surface seam impressions on the left barrel as well as grain
swelling on both the right and left hitting surfaces. The
grain swelling is heavier on the left barrel which indicates
heavy use by a right handed hitter.

I feel that the presence of tape on the handle of the
examined Zinn-Beck bat is a highly positive characteristic
and greatly adds to the likelihood that it was used by Groh
sometime between 1925 and 1927. It is safe to say that
without the presence of tape on the handle I would likely
still have purchased it, but I doubt I would have been as
excited about researching it any further.
                                         PART 3 - Photographic Attribution

When attempting to attribute use of a particular bat (especially an off-brand) by a
particular player one must use all of the information available. When trying to
attribute an off-brand bat to a particular player or at least prove major league use you
might get lucky and find that brand pictured in front of the dugout. If you are really
lucky you might find a picture of a different major leaguer using that brand. Then
again, you mind get really, really lucky and you may find a picture of the player whose
use of a brand you are attempting to attribute pictured with that particular brand
during the player's career.

As shown in the below photo (click image to enlarge) of Heinie Groh and Rogers
Hornsby from 1927, you can clearly see that the bat held by Heinie Groh on the left is a
Zinn-Beck. The lower part of the diamond shaped center brand is visible and you can
faintly see where the player stamp "TYPE OF BAT USED BY HEINIE GROH" is present.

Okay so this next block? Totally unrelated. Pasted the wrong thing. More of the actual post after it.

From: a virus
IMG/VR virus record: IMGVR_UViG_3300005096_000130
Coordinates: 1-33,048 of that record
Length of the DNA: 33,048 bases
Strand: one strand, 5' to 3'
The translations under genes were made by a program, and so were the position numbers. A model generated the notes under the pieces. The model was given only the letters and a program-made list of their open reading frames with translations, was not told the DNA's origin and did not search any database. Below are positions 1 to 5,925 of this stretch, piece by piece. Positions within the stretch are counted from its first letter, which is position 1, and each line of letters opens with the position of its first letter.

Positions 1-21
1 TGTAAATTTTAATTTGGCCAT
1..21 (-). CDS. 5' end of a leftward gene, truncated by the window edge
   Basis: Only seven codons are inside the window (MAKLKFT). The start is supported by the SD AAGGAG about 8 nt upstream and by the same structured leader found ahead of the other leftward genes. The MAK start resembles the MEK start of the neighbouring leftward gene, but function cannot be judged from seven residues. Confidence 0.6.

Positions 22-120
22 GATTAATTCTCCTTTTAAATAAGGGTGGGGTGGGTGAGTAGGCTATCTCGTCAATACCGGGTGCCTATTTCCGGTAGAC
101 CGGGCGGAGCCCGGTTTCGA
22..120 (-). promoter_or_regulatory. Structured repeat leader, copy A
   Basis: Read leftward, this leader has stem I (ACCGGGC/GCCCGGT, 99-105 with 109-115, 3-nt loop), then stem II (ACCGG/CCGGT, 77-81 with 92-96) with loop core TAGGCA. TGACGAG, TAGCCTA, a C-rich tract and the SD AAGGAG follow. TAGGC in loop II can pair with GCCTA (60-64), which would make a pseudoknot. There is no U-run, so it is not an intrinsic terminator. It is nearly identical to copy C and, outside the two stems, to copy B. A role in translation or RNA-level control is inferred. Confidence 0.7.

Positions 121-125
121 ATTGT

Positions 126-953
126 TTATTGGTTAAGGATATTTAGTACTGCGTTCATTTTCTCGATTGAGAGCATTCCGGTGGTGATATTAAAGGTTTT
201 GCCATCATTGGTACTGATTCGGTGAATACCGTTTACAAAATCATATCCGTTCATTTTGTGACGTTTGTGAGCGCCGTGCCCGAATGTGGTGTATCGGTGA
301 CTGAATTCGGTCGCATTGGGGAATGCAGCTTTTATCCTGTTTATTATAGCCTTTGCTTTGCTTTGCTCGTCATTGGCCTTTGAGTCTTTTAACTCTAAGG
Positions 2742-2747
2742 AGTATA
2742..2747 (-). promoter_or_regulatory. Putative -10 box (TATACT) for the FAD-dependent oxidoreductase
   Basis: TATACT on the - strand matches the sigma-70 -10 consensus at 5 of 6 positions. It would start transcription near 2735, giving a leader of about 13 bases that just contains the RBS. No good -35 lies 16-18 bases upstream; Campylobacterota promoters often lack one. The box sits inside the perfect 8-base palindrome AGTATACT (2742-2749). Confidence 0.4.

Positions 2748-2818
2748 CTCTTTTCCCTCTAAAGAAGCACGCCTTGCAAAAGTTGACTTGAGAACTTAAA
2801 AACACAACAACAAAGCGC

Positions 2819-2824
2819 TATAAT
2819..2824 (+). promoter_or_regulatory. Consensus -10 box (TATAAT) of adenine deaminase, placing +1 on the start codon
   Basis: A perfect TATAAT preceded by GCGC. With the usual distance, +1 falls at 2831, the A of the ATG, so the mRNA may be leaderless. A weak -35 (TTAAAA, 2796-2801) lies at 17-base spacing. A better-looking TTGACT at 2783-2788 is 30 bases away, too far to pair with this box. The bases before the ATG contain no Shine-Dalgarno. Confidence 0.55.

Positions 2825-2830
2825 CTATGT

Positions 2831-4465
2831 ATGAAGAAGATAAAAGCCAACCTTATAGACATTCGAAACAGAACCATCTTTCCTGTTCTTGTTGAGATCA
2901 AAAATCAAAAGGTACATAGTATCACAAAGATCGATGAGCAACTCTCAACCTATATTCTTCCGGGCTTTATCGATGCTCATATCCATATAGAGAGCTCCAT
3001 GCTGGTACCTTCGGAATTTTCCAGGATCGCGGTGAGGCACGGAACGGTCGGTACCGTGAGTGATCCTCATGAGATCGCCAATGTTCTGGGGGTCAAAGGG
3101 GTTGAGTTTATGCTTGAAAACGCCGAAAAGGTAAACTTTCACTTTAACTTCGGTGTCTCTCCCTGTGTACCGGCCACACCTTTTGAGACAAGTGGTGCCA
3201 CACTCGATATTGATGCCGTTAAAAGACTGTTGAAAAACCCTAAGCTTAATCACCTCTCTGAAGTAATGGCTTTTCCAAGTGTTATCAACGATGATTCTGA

The style of the bat pictured is consistent with Groh's
preferred bottle-shaped model of bat.

What is most important to note about this picture is that
not only does it substantiate the use of Zinn-Beck bats in
the major leagues during the 1920s, it also substantiates
use by a particular player.
                                PART 4 - Additional Positive Characteristics

The last positive characteristic which will further serve to substantiate the likely use of
this offered bat by Heinie Groh during the 1920s is the lack of a factory stamping on
the knob.

Use of Zinn-Beck bats in the major leagues is pretty well limited to the Diamond Ace
100 and Extra Special models. The Diamond Ace 100 model in most cases features a
factory stamp with the 100 logo on it. However, there are also hand-turned models
which do not feature a factory stamped logo on the knob.
Above are shown two knobs from Zinn-Beck Diamond Ace 100 bats. The picture on the
left is from a 1920s Zinn-Beck of Ken Williams. The picture on the right is from the
1920s Zinn-Beck of Heinie Groh. See the lack of the factory stamp? This indicates it
was hand turned for professional use. Hand turned Zinn-Beck bats are extremely rare,
but they are out there.
                                                      PART 5 - Summary

In summary, this Zinn-Beck Diamond Ace 100 of Heinie Groh has many positive
characteristics. These include comparitive length and weight, similar style of handle
tape, and photographic evidence of use of similarly taped bats used by Groh.
Additionally he was photographed with a Zinn-Beck bat in hand on at least one
occasion. The knob is lacking the factory stamped Diamond Ace 100 logo which
indicates this particular bat was hand-turned for professional use by Heinie Groh.